3. A melt indexer for use in the continuous determination of the melt index of a polymeric material comprising in combination, a metering pump arranged for receipt of a sample stream of polymeric material from a main stream, a constant speed motor for operation of said pump, a capillary arranged for receipt of a sample stream of polymeric material from said pump, said capillary being further arranged to discharge said sample stream of material to atmosphere, heating means for maintaining said sample stream at substantially the same temperature as the polymeric material in the main stream, a pressure measuring means arranged to determine the pressure of the sample stream prior to passage through the capillary, and means for automatically correcting the pressure determinations of said pressure measuring means in accordance with the temperature of said material at the point of pressure measurement to compensate for temperature variations of said material.

4. A melt index recorder for use in the continuous determination of the melt index of a polymeric material comprising in combination, a constant flow delivery metering pump arranged for receipt of a sample stream of polymeric material from a main stream in a production process, a capillary arranged for receipt of a sample stream of polymeric material from said pump, said capillary consisting of the fixed diameter tube one end of which is open to atmosphere, electrical heating means for maintaining said sample stream at substantially the same temperature as the polymeric material in the main stream,

a pressure transducer arranged to measure the pressure of the sample stream as it enters the capillary, a recorder for recording said pressure measurements, and means for automatically correcting the pressure determinations of said pressure transducer .in accordance with the temperature of said material at the point of pressure measurement to compensate for temperature variations of said material.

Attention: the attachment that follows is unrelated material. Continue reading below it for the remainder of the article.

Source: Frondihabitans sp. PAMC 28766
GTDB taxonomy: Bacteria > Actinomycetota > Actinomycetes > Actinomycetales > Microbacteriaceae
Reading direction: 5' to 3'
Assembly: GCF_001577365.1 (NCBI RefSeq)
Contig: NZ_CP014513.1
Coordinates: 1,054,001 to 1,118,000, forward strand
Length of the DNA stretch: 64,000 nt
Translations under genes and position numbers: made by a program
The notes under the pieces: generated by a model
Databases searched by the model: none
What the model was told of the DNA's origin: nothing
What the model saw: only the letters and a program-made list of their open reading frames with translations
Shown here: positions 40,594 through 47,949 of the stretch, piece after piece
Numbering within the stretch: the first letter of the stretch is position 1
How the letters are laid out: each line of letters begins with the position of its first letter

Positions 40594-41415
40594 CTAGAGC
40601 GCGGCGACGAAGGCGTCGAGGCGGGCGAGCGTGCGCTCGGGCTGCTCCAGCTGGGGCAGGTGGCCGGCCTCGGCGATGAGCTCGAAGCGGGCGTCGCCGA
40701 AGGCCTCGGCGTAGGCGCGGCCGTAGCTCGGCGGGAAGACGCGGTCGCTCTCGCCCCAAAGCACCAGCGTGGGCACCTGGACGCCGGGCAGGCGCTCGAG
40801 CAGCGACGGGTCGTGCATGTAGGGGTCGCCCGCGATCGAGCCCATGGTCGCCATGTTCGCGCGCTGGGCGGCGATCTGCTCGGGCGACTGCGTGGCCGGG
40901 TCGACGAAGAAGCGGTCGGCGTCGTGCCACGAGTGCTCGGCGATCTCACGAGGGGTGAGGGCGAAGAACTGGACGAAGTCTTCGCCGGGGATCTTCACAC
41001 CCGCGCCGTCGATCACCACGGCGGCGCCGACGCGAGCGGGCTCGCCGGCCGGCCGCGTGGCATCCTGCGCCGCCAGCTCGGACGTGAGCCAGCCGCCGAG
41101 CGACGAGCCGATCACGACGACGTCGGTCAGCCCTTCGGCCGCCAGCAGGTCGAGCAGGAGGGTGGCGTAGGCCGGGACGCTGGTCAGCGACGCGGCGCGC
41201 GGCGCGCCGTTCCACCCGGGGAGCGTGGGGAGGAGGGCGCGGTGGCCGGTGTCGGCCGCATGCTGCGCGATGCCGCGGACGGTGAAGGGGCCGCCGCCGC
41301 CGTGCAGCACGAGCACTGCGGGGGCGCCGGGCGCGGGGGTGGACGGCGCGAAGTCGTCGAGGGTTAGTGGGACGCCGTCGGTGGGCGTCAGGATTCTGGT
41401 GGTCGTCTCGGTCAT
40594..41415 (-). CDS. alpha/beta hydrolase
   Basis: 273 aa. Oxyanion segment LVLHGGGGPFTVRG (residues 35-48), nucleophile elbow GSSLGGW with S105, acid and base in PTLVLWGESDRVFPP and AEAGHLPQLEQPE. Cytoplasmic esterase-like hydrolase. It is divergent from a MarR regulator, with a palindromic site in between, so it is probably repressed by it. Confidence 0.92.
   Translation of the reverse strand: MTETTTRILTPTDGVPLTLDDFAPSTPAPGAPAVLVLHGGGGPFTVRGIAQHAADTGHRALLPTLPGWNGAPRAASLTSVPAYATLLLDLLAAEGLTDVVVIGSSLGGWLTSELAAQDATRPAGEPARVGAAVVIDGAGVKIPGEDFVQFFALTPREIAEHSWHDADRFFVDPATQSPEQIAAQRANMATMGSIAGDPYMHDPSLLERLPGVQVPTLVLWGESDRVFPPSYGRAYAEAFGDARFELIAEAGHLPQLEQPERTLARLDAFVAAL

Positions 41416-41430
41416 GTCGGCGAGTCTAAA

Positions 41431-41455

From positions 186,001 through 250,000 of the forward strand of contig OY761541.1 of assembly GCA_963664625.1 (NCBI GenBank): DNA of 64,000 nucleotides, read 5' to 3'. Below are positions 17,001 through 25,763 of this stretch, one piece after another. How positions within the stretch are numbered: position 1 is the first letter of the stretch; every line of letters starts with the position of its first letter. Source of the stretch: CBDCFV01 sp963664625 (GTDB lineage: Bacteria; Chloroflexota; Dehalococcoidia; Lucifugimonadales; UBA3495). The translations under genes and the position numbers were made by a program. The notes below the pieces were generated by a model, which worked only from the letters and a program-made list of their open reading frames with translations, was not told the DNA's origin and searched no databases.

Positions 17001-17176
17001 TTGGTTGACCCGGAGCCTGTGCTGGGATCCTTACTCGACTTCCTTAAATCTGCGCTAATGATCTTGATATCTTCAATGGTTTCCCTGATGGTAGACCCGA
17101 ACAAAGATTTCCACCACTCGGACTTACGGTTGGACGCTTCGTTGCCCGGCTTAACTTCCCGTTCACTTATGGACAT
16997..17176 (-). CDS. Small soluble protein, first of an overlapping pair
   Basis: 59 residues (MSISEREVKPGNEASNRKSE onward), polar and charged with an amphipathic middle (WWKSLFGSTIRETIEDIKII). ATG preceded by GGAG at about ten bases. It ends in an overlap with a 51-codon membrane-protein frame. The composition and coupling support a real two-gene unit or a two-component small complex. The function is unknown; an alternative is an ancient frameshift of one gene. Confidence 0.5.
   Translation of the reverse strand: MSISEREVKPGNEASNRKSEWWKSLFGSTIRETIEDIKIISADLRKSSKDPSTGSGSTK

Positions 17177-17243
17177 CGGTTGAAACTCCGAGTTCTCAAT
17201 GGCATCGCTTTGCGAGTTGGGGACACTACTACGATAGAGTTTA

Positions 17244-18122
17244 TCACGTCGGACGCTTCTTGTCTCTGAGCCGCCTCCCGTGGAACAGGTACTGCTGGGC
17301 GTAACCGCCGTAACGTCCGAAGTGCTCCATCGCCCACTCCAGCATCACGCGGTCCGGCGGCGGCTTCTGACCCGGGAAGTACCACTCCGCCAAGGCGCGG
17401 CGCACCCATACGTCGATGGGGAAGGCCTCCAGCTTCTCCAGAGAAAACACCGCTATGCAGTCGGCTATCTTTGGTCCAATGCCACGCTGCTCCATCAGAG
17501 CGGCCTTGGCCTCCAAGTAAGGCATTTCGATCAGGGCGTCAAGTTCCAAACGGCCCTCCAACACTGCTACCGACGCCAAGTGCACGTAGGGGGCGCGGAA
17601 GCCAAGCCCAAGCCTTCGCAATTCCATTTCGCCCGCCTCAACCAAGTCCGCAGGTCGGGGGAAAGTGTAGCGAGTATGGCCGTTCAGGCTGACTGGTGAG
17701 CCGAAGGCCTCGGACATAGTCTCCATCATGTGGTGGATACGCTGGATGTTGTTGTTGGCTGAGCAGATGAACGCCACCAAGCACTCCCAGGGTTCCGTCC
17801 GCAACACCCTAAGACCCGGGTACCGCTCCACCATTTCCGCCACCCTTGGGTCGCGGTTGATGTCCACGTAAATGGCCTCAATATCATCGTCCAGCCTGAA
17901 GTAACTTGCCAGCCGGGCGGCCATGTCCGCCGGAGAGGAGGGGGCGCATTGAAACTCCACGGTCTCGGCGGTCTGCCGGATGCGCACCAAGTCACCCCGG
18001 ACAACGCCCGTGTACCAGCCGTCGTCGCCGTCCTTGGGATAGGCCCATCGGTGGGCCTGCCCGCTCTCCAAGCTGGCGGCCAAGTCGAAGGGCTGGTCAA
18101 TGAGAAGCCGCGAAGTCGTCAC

5. A melt indexer for use in the continuous determination of the melt index of a polymeric material comprising in combination, a metering pump arranged for receipt of a sample stream of polymeric material from a main stream a constant speed motor for operation of said pump, a capillary arranged for receipt of a sample stream of polymeric material from said pump, said capillary being further arranged to discharge said sample stream of material to atmosphere, heating means for maintaining said sample stream at substantially the same temperature as the polymeric material in the main stream, a pressure measuring means arranged to determine the pressure of the sample stream prior to passage through the capillary and to convert said pressure into an electric signal for transmission to a recorder, and means to modify said electric signal for transmission to a recorder, and means to modify said electric signal in accordance with variations in temperature of the polymeric material.

References Cited by the Examiner UNITED STATES PATENTS 2,400,910 5/46 Booth 73-55 2,459,483 1/49 Zimmer et a1. 73-55 2,988,914 6/61 Jones 73-54 3,046,782 7/62 Laimins 73-141 3,048,030 8/62 De Haven 73-56 3,138,950 6/64 Welty et al '73-56 X RICHARD C. QUEISSER, Primary Examiner. ROBERT L. EVANS, Examiner.

Patent Citations
Cited PatentFiling datePublication dateApplicantTitle
US2400910 *Oct 18, 1943May 28, 1946Booth Harry TViscosity responsive means
US2459483 *Dec 6, 1944Jan 18, 1949Standard Oil Dev CoContinuous method for determining the apparent viscosity of a grease
US2988914 *May 12, 1955Jun 20, 1961Texaco IncContinuously recording viscosimeter
US3046782 *Apr 28, 1959Jul 31, 1962Baldwin Lima Hamilton CorpStrain gage transducer circuit
US3048030 *May 29, 1958Aug 7, 1962Phillips Petroleum CoMelt index apparatus
US3138950 *Mar 20, 1961Jun 30, 1964Phillips Petroleum CoApparatus for concurrent measurement of polymer melt viscosities at high and low shear rates
Referenced by
Citing PatentFiling datePublication dateApplicantTitle
US3420096 *Sep 20, 1966Jan 7, 1969Us NavyMeasurements of molecular weights of high polymers
US3526126 *Sep 3, 1968Sep 1, 1970Exxon Research Engineering CoMethod and apparatus for determining the molecular weight distribution of polymers
US3548638 *Oct 3, 1968Dec 22, 1970Toray IndustriesApparatus and method for continuously determining viscosity
US3841147 *Feb 5, 1973Oct 15, 1974Eastman Kodak CoMethod and apparatus for determining the inherent viscosity of a liquid
US4213747 *Nov 16, 1978Jul 22, 1980Werner & PfleidererMethod of and apparatus for controlling the viscosity of molten plastics material which is to be moulded
US4933886 *Oct 3, 1988Jun 12, 1990Alan GeorgeDevice for measuring melt flow index
EP0311300A2 *Sep 29, 1988Apr 12, 1989Alan GeorgeRheometrics and melt flow index measurement
EP0311300A3 *Sep 29, 1988Oct 31, 1990Alan GeorgeRheometrics and melt flow index measurement
Classifications
U.S. Classification73/54.43, 73/54.9
International ClassificationB29C47/92, G01N11/08, G01N33/44
Cooperative ClassificationB29C2947/922, B29C2947/92704, G01N11/08, B29C2947/92876, B29C2947/92952, B29C47/92, B29C2947/92209, B29C2947/92676, G01N33/442, B29C2947/92457, B29C2947/92019, B29C2947/9298, B29C2947/92104
European ClassificationB29C47/92, G01N11/08